When I first visited Porto on a backpacking trip nearly 20 years ago, my primary interest was to explore the charming neighborhood bars of the Ribeira quarter, enjoy some fado music and savor Porto’s namesake wine. Over the years, my returns to this captivating city have matured and each visit has allowed me to uncover another surprising layer of this World Heritage city situated on both the Atlantic and the Douro River. While I originally regarded the Douro as just an ordinary river, I’ve since come to appreciate its significance for the soul of Porto and as a transport conduit for an entire region. Instrumental in moving goods and people up and down the river were the rabelo boats, a type of cargo boat unique to this river.
We know how to say eyjafjallajökull! This action-packed Iceland Multisport Adventure – which begins with a private charter flight to get you quickly to the trailhead – is backed by our deep local knowledge and the strong relationships we’ve built with the country’s best hotels and restaurants. In the land of fire and ice, experience the full diversity of Iceland’s wild landscape while Backroads takes care of the rest.
This captivating region offers much more than canals and windmills… not that you won’t see plenty of both as you bike flat, quiet roads through landscapes straight out of masterpieces by Cuyp or van Ruisdael. After riding in Holland and Belgium for more than 20 years, we know both countries intimately and can share our insiders’ take on everything from the best places to try a great beer or a chunk of Gouda (or both) to contemporary cultural attractions that provide an interesting counterpoint to the classic must-see sights.
The routes and scenery on our Czech Republic and Austria bike tour are magnificent, but what truly sets this Backroads trip apart are our local connections. At the farm of Dagmar Havlova, enjoy a private farm-to-table dinner that’s more authentic than any on the tourist track. Dive into the country’s fascinating history with Helena, our local guide and longtime friend. In the fortress city of Český Krumlov (which our Trip Expert calls home), our friend Alois welcomes you to U Dobraka, a traditional restaurant that was a retreat for free-thinkers during the Communist era and remains a well-kept secret. Then top it off with a private wine estate tour and tasting of famous rieslings and grüner veltliners.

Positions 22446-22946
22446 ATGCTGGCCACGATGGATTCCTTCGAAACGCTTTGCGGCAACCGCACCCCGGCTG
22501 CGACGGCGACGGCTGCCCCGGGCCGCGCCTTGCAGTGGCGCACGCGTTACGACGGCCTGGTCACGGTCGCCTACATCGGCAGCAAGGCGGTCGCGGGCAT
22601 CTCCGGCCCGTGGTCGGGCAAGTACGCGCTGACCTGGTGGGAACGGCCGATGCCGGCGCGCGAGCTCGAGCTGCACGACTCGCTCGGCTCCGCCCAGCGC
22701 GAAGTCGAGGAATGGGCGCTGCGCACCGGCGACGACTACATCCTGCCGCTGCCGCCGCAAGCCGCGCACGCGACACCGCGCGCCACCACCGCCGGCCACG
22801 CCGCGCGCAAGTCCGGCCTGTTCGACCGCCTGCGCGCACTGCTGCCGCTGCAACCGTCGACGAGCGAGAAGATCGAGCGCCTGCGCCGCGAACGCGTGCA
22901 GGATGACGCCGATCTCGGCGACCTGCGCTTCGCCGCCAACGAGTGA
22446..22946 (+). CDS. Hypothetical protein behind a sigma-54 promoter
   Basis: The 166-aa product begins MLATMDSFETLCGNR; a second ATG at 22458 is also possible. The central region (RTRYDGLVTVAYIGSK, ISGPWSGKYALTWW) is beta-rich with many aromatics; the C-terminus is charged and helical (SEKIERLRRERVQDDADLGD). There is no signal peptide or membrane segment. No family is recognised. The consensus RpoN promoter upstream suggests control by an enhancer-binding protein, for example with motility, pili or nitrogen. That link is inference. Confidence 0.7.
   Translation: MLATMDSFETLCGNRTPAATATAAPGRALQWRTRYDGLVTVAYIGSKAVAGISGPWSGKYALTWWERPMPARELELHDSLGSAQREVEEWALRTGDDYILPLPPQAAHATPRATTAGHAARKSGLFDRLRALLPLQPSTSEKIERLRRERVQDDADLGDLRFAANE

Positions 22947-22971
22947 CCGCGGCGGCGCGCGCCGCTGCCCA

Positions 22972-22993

The North Atlantic waters off the coast of Iceland are frigid, rough and can turn on a dime, yet within them live some of the region’s most precious resources: fish and crustaceans. Each year more and more visitors are being exposed to the region’s marine cuisine, from pickled herring to dried fish. Eating Icelandic seafood can take a bit of an open mind and an adventurous palate, but when you find your preferred taste it’s pure glory.
On our Dalmatian Coast Family Multisport Tour, you’re are invited to walk the plank! After a day of biking by the sparkling waters of the Adriatic, at some point you and your family will likely want to plunge in. We recommend waiting until you’re back on board our private trabakul, the double-masted sailing coaster unique to this region, as the crew will drop anchor and suggest that you walk the plank – in a good way. And once you’ve enjoyed a refreshing swim in the sea, it’s time to relax on deck with a cold drink and watch the coastline slip by.